I guess you could say I'm a bit of a pre-planner (or anal psycho spaz; whichever you prefer). I just like to be prepared and avoid headaches whenever possible-- what's so weird about that, right? So I've gotten into the habit of doing things a bit early over the last couple of years.
I was the least pregnant person in my birth class (about 3 months when we started compared to everyone else around 6-7 months); I just finished all of my Christmas shopping this week (mostly online to avoid my inner mall rage); and I bought a discipline book when Niall was 8 months old.
Call me crazy, but that last purchase was the smartest thing I've ever done- I am about 3/4 of the way through this book and I'm wishing I had started even sooner.
I mentioned that Niall has started having some unpleasant little tantrums lately- like scream, hit, kick, grab, arch back so you can't strap me into the high chair, throw my spoon across the room, hold my breath and make my face turn purple tantrums. Really enjoyable.
It sounds crazy to have to worry about discipline before a year old- or even after a year old. I was just trying to get ahead and be ready for the terrible twos. What I didn't realize is that this book is mostly about prevention; feeding the so-called baby meter so that you won't have to deal with so many tantrums. It makes a lot of sense.
But the discipline part- that's another story. When I first read this guy's philosophy, I thought he was completely nuts... and my husband said he would never be associated with me if I did any of this in public. But I'm dead serious- after a few tries of this crazy method (in the privacy of my own home), I believe him! Now it's just a matter of getting the guts to do it in public.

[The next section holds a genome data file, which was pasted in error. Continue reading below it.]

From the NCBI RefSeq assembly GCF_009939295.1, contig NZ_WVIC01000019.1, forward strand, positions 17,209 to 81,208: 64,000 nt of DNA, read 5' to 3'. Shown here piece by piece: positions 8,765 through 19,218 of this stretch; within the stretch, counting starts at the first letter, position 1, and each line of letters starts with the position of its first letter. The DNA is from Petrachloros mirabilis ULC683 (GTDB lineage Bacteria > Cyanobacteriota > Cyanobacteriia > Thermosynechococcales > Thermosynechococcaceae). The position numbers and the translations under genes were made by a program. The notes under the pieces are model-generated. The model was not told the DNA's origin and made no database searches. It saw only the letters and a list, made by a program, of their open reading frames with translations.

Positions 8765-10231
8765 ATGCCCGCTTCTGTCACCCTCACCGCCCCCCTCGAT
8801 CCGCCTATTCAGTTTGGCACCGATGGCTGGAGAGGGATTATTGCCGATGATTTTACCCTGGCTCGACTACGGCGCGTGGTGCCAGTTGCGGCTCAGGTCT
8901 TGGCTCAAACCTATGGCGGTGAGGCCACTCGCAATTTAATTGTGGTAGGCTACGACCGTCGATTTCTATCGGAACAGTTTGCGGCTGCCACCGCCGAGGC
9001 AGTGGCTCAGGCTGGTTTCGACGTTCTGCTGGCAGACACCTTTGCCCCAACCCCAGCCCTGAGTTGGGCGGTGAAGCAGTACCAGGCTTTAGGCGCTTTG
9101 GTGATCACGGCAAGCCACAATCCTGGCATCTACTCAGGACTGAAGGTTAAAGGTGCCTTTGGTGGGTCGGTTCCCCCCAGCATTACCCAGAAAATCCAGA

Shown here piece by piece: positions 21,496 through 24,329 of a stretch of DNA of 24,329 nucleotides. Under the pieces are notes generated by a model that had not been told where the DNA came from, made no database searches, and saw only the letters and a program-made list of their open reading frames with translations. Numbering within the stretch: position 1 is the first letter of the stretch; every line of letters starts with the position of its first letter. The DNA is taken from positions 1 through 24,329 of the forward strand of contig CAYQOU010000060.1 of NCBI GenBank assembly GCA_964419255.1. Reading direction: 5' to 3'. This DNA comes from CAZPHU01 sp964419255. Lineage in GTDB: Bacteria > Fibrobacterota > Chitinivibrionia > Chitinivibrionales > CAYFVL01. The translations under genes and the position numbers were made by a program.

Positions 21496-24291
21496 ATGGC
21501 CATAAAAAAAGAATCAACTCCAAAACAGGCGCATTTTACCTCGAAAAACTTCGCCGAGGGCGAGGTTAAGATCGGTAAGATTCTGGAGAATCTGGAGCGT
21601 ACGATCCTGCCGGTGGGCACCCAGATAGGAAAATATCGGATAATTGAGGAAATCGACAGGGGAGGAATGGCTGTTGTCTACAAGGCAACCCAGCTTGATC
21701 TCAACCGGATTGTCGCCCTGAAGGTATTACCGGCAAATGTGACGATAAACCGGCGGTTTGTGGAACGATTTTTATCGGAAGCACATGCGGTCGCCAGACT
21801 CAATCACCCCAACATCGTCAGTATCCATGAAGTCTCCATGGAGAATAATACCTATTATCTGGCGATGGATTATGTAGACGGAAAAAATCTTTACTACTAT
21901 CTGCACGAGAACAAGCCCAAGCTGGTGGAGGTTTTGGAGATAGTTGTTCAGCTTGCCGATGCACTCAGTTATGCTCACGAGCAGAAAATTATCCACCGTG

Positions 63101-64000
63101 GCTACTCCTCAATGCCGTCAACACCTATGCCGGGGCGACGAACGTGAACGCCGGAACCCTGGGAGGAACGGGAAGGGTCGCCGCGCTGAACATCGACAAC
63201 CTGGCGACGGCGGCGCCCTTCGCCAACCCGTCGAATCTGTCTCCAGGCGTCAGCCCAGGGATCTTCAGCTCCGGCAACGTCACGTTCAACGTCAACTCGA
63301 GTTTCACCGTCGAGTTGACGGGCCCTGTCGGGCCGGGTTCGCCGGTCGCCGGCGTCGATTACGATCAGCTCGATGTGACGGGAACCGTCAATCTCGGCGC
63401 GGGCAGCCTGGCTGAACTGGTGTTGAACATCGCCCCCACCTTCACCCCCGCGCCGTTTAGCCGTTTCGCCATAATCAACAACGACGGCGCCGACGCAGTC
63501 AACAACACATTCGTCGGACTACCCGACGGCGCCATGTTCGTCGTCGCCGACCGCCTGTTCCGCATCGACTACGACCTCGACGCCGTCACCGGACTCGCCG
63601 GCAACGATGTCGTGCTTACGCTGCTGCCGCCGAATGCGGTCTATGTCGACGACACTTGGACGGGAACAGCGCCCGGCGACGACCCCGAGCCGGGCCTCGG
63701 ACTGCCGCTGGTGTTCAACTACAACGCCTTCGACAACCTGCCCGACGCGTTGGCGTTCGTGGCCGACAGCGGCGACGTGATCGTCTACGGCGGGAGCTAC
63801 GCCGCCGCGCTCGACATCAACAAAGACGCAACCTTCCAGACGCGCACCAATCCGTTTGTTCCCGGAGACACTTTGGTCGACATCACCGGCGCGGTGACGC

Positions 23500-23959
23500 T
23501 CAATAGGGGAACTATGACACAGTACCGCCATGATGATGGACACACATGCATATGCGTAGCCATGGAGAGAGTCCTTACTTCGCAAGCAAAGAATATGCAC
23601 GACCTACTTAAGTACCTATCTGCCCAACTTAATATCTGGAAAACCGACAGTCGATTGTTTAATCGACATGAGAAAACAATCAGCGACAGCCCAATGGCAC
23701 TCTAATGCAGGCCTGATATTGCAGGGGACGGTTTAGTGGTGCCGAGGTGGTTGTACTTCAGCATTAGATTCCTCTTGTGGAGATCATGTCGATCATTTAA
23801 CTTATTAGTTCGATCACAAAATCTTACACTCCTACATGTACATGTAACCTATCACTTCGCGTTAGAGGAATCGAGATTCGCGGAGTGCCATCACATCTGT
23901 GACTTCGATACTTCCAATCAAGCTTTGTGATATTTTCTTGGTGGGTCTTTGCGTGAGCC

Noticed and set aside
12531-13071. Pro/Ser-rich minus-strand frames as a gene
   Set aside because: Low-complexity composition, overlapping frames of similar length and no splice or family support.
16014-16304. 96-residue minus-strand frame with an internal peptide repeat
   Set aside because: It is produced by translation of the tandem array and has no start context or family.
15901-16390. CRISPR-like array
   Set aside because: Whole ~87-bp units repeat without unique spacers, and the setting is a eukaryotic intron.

Get ready to laugh... His suggestion is that you get into character and repeat the toddler's feelings of anger and frustration to show him that you understand what he wants.
Demonstration: (picture me doing this in the middle of a meltdown at the store with everyone staring at me...) Toddler starts flipping out because he can't have a candy bar he spots as you're checking out. You drop down to his eye level- we wouldn't want to be threatening to their fragile egos ;)- and with the same amount of emotion and lots of hand gestures, I would say "Niall want candy bar. Niall WANT! NOW! Niall want candy bar. Niall MAD. Mad, mad mad! Niall says "Mean Mommy!" etc. and then say "but noooo, no candy right now. How about we play with one of our toys? Do you want the car or the teddy bear?"
So he ultimately thinks that you need to acknowledge their feelings before offering a distraction (preferably offer options to give them some control), which I get. It must be very frustrating not being able to communicate well, or even know if your parent understands what you want. It's just SOOOO embarrassing. Imagine if it didn't work! Then, I'd be the ultimate headcase. Niall would do something like that, too, just to make me look like an idiot. He's a smart little bugger about that stuff.
But seriously, if your kid is approaching the terrible twos, the concepts in this book really do work. I am so happy that I got it. I honestly think I'm going to have to re-read it when I'm done and make some little bullet point lists to use all of the information. It's called "The Happiest Toddler on the Block," by Harvey Karp, MD. He has used these tactics on his own little tricky patients in the pediatrician's office, so he really knows his stuff.
Does anyone have any other helpful resources or advice for dealing with temper tantrums/ terrible twos? I'd love to hear them!